(1) Resilience of the Franchise Model – "Past predictions of radical change threatening our industry have not come true. Experts predicted the onset of multi-branding, widespread build-to-order and the bypassing of traditional retail channels," Underriner said. "None of these changes have happened, thanks to the resilience of the franchise model."
(2) Current Trends Continue – Present trends with increased sales per store, higher consumer expectations and increased reliance on technology will continue. The report concludes that the "rate of change may be slower than many pundits might expect," he added, since car transactions are both complex and highly regulated.
(3) Centralizing Support and Administrative Operations – The study indicated that industry may move away from a dominant "fully-integrated" dealership model towards other options, including a "leaner" store that focused entirely on sales and service, with all administrative and support functions moved offsite.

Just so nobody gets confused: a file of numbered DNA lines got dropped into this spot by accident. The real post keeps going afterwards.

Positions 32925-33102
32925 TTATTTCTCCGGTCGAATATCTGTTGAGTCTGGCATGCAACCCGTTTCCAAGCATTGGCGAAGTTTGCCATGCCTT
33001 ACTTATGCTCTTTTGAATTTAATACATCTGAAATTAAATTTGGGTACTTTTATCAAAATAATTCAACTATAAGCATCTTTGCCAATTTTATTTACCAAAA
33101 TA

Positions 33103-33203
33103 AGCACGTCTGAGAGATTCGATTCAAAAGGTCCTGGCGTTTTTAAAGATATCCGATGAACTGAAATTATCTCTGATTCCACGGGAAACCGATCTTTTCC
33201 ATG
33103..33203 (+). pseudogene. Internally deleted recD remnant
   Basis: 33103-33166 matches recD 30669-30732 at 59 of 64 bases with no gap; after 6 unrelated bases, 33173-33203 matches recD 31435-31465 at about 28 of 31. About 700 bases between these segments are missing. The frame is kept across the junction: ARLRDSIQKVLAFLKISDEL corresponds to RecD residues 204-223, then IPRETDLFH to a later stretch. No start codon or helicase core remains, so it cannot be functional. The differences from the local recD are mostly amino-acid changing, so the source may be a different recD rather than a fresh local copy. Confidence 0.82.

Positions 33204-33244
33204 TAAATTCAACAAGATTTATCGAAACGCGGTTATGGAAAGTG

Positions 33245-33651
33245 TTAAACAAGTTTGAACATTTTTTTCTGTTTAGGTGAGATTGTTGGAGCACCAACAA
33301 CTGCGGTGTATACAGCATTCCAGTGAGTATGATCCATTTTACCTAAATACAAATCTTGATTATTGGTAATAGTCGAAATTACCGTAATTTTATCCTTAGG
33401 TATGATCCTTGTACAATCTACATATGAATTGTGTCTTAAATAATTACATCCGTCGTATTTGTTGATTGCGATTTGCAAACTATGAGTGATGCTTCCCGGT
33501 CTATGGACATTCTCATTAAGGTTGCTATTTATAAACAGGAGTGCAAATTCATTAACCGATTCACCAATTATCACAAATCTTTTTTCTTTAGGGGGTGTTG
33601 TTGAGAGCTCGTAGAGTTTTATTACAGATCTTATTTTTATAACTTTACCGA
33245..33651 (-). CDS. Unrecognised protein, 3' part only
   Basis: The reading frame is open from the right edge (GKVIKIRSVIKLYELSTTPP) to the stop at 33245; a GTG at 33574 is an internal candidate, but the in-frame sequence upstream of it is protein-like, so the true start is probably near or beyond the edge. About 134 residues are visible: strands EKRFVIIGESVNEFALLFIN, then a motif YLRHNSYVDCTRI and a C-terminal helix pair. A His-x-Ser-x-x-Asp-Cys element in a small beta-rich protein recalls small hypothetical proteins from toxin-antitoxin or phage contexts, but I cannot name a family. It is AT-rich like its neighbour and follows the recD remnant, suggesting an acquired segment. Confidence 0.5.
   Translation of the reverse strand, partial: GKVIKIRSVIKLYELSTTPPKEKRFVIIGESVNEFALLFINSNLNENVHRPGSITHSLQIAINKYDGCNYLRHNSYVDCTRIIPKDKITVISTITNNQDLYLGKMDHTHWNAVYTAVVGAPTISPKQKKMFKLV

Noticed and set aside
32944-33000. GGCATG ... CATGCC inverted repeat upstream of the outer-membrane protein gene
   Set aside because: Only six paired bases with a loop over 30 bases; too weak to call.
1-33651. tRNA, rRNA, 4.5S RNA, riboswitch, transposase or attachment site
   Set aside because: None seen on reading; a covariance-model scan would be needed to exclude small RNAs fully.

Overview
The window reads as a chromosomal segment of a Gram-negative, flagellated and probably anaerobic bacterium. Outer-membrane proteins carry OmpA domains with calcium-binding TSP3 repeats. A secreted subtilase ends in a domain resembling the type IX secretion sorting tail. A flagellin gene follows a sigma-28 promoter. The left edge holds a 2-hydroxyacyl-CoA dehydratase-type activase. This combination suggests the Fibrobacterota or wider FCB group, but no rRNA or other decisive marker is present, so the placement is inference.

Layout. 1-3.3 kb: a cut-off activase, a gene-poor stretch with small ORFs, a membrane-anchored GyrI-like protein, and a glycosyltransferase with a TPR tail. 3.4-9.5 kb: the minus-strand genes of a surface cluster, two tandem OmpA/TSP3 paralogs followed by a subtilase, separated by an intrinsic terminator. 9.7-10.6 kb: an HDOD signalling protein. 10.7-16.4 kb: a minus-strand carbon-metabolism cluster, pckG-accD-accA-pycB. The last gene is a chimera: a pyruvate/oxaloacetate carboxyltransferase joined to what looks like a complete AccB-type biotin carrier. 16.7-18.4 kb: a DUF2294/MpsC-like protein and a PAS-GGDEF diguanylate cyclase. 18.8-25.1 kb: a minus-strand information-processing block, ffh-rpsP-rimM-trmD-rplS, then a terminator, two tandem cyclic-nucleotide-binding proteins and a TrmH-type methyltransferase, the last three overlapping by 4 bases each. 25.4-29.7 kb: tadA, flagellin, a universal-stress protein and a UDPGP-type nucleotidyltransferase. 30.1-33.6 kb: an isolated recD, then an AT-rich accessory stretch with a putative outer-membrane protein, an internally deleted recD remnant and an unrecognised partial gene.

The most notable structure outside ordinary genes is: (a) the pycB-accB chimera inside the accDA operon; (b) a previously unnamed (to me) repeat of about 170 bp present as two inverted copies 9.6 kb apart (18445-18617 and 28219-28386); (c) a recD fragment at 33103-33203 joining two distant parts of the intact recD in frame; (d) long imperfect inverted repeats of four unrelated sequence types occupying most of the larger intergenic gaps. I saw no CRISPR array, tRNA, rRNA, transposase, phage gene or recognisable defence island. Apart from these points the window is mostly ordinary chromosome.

(4) Innovative Service Operations – The study also looked at ways to improve both the customer experience and the dealership's bottom line through experiments in the area of service, where there is enormous upside for dealers and OEMs alike. Format options related to this could include satellite service, shared service facilities, pick-up and drop-off shuttles and even driveway retrieval, Underriner added.Stair-Step IncentivesAnother area of concern for many dealers is two-tier incentives programs, which often results in auto manufacturers attempting to impose one-size-fits-all programs on dealers, he said. "NADA has had a long-standing position in support of a level playing field for all dealers. Unfortunately, history shows that, at times, manufacturers' create incentive programs that favor some dealers over others," Underriner said. "These unfair programs are bad for dealers, bad for automakers and bad for customers. Two-tier pricing: Harms brand credibility; Hurts dealers of all sizes; and destroys customer confidence in dealers and automakers.""We must speak with one strong voice: Factory top-down control will never work," he said. "It will always fail because it negates our ability to innovate and adapt to local community needs."